HMAS Cassowary (Monitor-1938)
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In 1935, the Australis Navy started rebuilding the four Iron Duke Class battleships in their fleet. The rebuilding would leave the Australis Navy with four turrets of twin 13.5" guns. What to do with them. One thought was to build a new capital ship with eight guns. But the Australis Navy had just put three new King George V battleships with 8x15" into production and did not want to produce a lesser vessel, the main reason being the production of fourteen inch armour for those vessels would take all Australis had, no more could be produced for a fourth ship. The fifth unit of the Echidna class was just about complete and following that ship with two similar vessels armed with the 13.5" guns was the most probable outcome. The last type to be considered was the single turret monitor in the same layout/format as the Southern African Ostrich class.
In the end an updated and enlarged Echidna type was chosen. The new Cassowary Class would be almost 50% bigger, this size increase was made to increase the power plant, to provide space for their own spotting aircraft, and to enhance the size of the AA battery. The increase in power plant machinery increased the speed of the Cassowary to 26 knots compared to the 21 knots of the Echidna's. What the extra speed did was allow the two ships to move around with the battlefleet (Queen class and Iron Dukes). What came out was reminiscent of the Light Battlecruisers of 20 years before (Courageous Class).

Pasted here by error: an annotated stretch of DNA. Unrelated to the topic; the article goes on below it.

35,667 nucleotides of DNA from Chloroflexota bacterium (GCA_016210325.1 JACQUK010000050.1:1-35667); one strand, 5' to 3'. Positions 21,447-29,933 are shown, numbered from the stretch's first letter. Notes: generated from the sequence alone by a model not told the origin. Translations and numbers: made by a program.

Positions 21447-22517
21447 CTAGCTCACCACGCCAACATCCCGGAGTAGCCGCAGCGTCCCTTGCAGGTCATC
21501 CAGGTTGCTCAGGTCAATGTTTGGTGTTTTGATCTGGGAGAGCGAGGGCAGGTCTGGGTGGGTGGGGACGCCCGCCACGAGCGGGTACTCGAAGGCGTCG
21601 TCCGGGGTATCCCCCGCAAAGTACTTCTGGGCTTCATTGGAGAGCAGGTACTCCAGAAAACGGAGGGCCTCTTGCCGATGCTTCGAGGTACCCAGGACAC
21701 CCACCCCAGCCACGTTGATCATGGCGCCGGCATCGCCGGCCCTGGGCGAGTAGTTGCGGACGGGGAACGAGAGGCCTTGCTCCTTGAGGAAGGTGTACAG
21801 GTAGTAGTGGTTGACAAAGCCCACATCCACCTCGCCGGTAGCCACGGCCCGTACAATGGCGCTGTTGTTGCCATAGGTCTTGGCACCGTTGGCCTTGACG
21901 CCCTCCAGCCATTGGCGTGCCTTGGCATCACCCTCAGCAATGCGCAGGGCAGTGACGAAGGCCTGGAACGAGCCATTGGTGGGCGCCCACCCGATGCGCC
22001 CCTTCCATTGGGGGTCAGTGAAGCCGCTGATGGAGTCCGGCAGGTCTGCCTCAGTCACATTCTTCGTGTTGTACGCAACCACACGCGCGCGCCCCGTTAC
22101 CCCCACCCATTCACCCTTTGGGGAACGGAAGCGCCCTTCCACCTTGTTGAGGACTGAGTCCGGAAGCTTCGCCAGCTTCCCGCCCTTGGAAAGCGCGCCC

Both ships were completed prior to the outbreak of war and were still finishing their trials and training. Having been completed in the last of peace the whole crew had been brought up to the peak of fitness, both ships were ready to go and do big things. Where to send them is my next problem. I have three Echidnas going to the Mediterranean to allow the Royal Navy monitors in the Med to be sent to home waters. The other two Echidnas are kept in home waters. I have one of the RN monitors going down the coast of South America and fighting two German cruisers. I could send the two Cassowaries after them, getting there two late to save Thunder but can pick up the survivors and transfer them to the Hospital ships that formed part of the forces retaking the Falklands. From assisting with the Falklands the ships can go north to the United Kingdom theater and go through Norway, then France, Dunkirk and then the neutralising of the French Fleet in Vichy North Africa. With the release of the German merchant raiders out onto the trade routes, these two ships, with their aircraft, were used to ride the trade routes searching for these vessels. Operating out of Perth and Durban and up to Trincomalee the huge area of the Indian Ocean was their hunting ground. As long as the sea was fair, the aircraft could be launched to extend the vision range of the ships. It was the aircraft from Koala that drew first blood. Sighting a merchantman that was not in an area it should be. Interrogation of the ship gave wrong answers and the Koala steamed for the spot the aircraft was circling and soon came up with the ship. The ship was claiming to be a Dutch merchantman, but that ship was supposed to be going up the coast of Africa to Aden. All of the Koalas guns were loaded and pointing the right way. All of a sudden the ship lurched to one side and a puff of debris from an explosion puffed out from the side of the ship. The ship was scuttling itself. The Koala put on some speed and closed with the ship. It was actually the Dutch ship that had been caught and captured by the raider Aries, which was using it as a stores ship. The ship also had prisoners aboard and these and the prize crew were jumping into the ships boats which had been launched. The ships boats were picked up by the Koala, and the captors became the captured, and the Dutch crew were free again. Both lots were dropped off at Durban.